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EU Should Stop Illegal Migrant Pushbacks at its Borders

Reports With Video, Audio Confirm Violent Pushbacks

Migrants show broken phones in the village of Horgos, Serbia, January 28, 2020. © 2020 Darko Vojinovic/AP Photo

A new report, including disturbing video and audio evidence, shows security forces along European Union borders detaining migrants and asylum seekers at secret locations before forcing them back across borders. The report, released by collaborative journalism outfit Lighthouse Reports, primarily documented abuses occurring in Bulgaria, Hungary, and Croatia.

Since 2014, Human Rights Watch and others have documented violence and abuse against migrants and asylum seekers by border officials in Bulgaria, Croatia and Hungary. People told us about shootings and beatings. They were held in crammed vans, outdoors, and at makeshift detention facilities for hours or even days without food or water before being taken back to the border and forced to cross. Women, men, and children told us that Bulgarian, Croatian, and Hungarian border officials took their shoes, bags, money, phones, and even food. Our earlier reports of shootings at the Bulgaria-Turkey border  provide corroborating evidence for Lighthouse Reports’ recently published video of Bulgarian border guards shooting a 19-year-old Syrian asylum seeker who tried entering Bulgaria in October.

Video from the latest report shows patrol cars from the EU border guard agency, Frontex, next to an unofficial Bulgarian detention site. I interviewed several migrants and asylum seekers over the years who talked about what they called “foreign guards” being present during pushbacks from Bulgaria and Hungary. A leaked report from the European Anti-Fraud Office (OLAF) in October shows how Frontex has acquiesced to Greece’s illegal pushbacks to Turkey, which we also documented in an April report.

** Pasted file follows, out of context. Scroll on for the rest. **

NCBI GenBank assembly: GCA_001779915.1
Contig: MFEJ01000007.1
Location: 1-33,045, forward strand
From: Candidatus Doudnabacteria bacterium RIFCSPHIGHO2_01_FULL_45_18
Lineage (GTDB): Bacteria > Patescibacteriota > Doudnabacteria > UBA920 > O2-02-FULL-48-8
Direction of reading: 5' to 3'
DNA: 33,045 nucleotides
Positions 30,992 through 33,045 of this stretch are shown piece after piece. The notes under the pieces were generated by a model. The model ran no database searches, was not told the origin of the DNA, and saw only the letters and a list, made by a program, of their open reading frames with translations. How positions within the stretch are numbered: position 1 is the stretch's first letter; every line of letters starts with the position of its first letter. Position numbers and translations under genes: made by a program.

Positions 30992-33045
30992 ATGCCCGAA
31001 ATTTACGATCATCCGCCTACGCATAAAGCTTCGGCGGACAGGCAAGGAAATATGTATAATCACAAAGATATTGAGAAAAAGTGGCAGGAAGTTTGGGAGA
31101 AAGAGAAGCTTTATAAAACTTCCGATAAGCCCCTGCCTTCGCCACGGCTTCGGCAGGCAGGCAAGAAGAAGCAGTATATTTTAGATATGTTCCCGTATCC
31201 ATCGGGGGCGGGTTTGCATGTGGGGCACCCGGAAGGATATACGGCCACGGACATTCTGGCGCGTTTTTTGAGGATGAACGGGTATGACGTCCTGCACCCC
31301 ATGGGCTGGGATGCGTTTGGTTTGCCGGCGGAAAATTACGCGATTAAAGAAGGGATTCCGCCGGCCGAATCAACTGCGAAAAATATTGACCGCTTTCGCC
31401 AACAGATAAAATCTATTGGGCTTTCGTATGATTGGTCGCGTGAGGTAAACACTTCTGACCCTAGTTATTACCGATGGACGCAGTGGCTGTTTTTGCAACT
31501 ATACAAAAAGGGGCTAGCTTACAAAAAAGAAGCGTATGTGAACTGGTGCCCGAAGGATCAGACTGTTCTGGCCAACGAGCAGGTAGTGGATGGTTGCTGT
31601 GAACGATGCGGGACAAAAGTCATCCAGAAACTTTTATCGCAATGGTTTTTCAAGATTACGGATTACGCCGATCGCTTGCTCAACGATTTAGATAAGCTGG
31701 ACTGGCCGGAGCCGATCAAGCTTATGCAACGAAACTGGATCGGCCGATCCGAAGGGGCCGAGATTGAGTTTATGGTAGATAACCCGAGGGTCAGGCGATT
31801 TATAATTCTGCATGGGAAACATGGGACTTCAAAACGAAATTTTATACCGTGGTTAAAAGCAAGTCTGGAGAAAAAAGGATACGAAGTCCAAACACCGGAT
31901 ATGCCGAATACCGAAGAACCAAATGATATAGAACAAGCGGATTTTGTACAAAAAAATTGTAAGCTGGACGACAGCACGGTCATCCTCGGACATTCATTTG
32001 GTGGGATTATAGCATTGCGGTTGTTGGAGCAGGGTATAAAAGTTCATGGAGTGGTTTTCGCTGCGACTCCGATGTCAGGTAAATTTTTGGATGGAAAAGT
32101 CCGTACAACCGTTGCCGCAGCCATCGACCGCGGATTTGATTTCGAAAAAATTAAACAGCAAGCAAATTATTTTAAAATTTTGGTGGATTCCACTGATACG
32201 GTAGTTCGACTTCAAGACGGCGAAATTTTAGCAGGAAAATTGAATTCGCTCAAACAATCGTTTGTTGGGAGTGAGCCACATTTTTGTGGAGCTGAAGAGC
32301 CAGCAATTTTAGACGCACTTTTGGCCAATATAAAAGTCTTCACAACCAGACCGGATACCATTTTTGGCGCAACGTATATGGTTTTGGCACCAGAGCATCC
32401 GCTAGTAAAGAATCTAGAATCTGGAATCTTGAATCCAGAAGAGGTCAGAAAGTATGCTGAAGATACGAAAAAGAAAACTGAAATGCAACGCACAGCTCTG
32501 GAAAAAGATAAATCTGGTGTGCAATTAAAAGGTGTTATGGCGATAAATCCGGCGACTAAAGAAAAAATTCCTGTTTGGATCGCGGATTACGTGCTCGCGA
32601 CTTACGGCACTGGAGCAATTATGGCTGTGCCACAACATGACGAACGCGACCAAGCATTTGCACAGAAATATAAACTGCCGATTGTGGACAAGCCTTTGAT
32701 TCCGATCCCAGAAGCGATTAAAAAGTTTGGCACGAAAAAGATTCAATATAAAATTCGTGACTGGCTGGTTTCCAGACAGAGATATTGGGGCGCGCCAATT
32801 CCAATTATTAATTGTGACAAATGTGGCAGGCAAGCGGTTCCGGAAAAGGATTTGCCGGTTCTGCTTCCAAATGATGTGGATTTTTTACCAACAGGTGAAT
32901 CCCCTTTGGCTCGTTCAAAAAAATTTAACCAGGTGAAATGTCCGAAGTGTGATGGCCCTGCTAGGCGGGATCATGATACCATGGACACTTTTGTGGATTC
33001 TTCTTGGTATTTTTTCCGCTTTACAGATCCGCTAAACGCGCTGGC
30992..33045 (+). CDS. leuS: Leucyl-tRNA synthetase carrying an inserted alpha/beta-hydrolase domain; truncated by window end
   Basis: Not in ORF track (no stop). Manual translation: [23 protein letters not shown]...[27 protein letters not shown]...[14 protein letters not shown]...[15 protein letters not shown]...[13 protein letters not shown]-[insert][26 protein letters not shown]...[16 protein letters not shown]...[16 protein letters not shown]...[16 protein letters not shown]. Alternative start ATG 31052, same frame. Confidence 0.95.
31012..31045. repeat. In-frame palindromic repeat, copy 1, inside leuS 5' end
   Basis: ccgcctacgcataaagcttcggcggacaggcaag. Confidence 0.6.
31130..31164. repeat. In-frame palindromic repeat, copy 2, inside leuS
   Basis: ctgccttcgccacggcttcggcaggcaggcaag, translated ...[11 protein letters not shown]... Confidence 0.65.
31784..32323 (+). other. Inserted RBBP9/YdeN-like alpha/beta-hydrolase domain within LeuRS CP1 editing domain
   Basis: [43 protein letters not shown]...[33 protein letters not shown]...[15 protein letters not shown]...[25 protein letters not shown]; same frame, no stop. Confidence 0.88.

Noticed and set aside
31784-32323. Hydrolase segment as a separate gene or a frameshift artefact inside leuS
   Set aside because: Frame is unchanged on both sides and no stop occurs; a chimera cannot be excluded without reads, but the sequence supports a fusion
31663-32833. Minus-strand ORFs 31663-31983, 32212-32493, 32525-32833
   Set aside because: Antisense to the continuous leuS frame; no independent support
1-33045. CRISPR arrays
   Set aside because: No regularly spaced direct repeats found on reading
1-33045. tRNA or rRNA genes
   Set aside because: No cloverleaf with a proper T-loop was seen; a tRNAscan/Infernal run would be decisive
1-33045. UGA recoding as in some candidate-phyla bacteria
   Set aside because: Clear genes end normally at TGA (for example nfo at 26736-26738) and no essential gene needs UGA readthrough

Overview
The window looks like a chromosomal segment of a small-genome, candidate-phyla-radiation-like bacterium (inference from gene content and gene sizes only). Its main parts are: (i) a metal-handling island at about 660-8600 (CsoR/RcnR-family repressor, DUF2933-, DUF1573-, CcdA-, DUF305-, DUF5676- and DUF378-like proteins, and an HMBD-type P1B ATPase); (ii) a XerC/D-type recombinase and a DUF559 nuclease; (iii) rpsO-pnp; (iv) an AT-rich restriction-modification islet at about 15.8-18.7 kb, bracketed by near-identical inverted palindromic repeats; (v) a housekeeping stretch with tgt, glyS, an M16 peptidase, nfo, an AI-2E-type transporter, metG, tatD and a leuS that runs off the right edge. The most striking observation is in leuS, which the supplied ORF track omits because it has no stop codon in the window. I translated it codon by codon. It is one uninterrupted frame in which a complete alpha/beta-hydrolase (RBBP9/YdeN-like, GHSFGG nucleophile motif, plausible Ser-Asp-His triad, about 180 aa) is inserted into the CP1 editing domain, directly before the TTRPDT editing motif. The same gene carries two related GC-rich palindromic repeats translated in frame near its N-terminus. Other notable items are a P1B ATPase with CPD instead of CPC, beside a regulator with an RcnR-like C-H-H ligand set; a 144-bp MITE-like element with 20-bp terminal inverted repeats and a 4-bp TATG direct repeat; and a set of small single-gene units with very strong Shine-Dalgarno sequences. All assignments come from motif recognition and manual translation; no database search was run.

Frontex should protect people from serious human rights violations, not the EU member states committing such abuses.

EU institutions have effectively turned a blind eye to the abuse and violence by border officials at EU’s external borders. The absence of any meaningful discussion on whether Croatia, Romania, and Bulgaria met human rights criteria at borders before deciding on their accession to the Schengen area, where border and passport controls are effectively abolished, is a worrying illustration. Additionally, the EU Commission’s funding of border management in these countries enables continuing abuses.

The EU Commission should withhold migration management funding to countries where abuses are documented. It should also call for Frontex to review and investigate serious allegations of abuses committed by border officials and witnessed by Frontex, make those findings public, and suspend operations where abuses continue. Given the evidence gathered by Lighthouse Reports and others, not doing so would raise serious questions of complicity.

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